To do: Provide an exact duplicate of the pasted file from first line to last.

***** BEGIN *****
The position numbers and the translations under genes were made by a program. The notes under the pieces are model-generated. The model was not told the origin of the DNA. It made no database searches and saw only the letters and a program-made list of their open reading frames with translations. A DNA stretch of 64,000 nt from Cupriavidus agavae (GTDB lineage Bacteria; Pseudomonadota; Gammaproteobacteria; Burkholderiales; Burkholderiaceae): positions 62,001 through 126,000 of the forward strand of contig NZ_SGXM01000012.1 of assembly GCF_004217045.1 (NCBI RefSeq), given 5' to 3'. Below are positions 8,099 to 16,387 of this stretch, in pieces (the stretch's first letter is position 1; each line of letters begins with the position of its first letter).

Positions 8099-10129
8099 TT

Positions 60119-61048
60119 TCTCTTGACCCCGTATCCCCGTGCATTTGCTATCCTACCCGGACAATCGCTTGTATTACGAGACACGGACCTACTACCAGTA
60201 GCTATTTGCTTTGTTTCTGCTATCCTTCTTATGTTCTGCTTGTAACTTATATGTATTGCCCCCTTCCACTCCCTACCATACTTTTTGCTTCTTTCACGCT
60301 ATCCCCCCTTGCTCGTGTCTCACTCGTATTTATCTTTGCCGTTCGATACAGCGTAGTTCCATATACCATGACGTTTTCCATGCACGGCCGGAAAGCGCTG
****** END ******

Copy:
The position numbers and the translations under genes were made by a program. The notes under the pieces are model-generated. The model was not told the origin of the DNA. It made no database searches and saw only the letters and a program-made list of their open reading frames with translations. A DNA stretch of 64,000 nt from Cupriavidus agavae (GTDB lineage Bacteria; Pseudomonadota; Gammaproteobacteria; Burkholderiales; Burkholderiaceae): positions 62,001 through 126,000 of the forward strand of contig NZ_SGXM01000012.1 of assembly GCF_004217045.1 (NCBI RefSeq), given 5' to 3'. Below are positions 8,099 to 16,387 of this stretch, in pieces (the stretch's first letter is position 1; each line of letters begins with the position of its first letter).

Positions 8099-10129
8099 TT

Positions 60119-61048
60119 TCTCTTGACCCCGTATCCCCGTGCATTTGCTATCCTACCCGGACAATCGCTTGTATTACGAGACACGGACCTACTACCAGTA
60201 GCTATTTGCTTTGTTTCTGCTATCCTTCTTATGTTCTGCTTGTAACTTATATGTATTGCCCCCTTCCACTCCCTACCATACTTTTTGCTTCTTTCACGCT
60301 ATCCCCCCTTGCTCGTGTCTCACTCGTATTTATCTTTGCCGTTCGATACAGCGTAGTTCCATATACCATGACGTTTTCCATGCACGGCCGGAAAGCGCTG